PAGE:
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Configuring the macOS command line

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How to set up the macOS terminal from zero to a perfect tool for you day to day development

See my how to use the macOS terminal post too

How to setup the macOS command line

I just got a new MacBook Air to replace my beloved 2010 MacBook Pro, and I decided to document the process of setting up the command line.

By default here’s what we have:

We’re going to have a much better terminal at the end of this article.

First thing is, install Homebrew. Head to and copy the magic formula in your terminal, which should be:

/usr/bin/ruby -e "$(curl -fsSL"

This will take care of installing the Brew package manager, which is an incredible tool. It will take some time as it needs to download the Xcode command line tools from Apple.

Next thing, we install the Fish Shell. Run brew install fish.

Now we need to make Fish our default shell. Run sudo vim /etc/shells, and press the i key to enter insert mode, then add /opt/homebrew/bin/fish at the end of this list.

Now press the esc key and then type :wq to save the file and exit the editor.

Type chsh -s /opt/homebrew/bin/fish to change your default shell to Fish.

Try opening a new terminal window, you’ll see Fish greeting you:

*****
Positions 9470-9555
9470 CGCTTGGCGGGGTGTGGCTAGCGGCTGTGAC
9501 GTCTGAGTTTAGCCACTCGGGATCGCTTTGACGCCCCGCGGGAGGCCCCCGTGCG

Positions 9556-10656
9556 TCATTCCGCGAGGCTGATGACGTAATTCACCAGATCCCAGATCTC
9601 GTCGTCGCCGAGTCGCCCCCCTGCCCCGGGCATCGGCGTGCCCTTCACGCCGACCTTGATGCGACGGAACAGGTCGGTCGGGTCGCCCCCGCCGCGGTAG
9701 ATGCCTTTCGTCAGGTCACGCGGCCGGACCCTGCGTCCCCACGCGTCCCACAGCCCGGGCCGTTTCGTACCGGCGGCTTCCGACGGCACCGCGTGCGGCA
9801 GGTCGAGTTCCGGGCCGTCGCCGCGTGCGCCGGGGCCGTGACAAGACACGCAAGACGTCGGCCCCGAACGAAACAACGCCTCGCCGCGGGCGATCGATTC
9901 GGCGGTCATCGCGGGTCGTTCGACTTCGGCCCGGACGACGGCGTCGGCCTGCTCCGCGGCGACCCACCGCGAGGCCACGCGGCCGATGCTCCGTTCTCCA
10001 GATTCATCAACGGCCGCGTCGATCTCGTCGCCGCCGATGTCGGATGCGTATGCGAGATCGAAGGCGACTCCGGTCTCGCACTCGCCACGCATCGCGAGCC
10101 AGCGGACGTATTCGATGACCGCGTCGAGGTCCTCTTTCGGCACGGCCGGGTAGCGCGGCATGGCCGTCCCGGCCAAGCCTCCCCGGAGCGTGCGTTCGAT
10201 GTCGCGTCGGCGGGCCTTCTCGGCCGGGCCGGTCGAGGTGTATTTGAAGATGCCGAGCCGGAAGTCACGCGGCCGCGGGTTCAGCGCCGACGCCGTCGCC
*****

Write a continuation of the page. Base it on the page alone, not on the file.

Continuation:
Time to add some colour. Type fish_config to enter the (awesome) configuration tool:

Pick one theme and press “Set Theme”. Then click the prompt to set the favourite prompt and click “Set Prompt”. My favourite is Rubbyrussell:

Now exit and press enter in the shell, to close the configuration program.

Your shell should now have a nice prompt, and colours! We just need to change the background - that needs to be set in the Terminal app preferences.

Press cmd-, or click Terminal -> Preferences.

Go to this GitHub repository:

There is a huge number of great themes to choose from. One I like is Dracula ( Just click the “Raw” button and save it as Dracula.terminal.

Right-click it and click “Open”, as it’s not a signed binary (otherwise macOS prevents it from running). That’s it! The theme is now applied and available in the configuration:

Next thing, the font. I like to use Fira Code, a free programmers friendly font with ligatures (the nice things with arrows). Download it from, open its ttf folder, select all files, right-click and press Open to install it.

Go back to the terminal configuration, and set it as your theme font. Open a new window, and it should be working fine:

That’s it!

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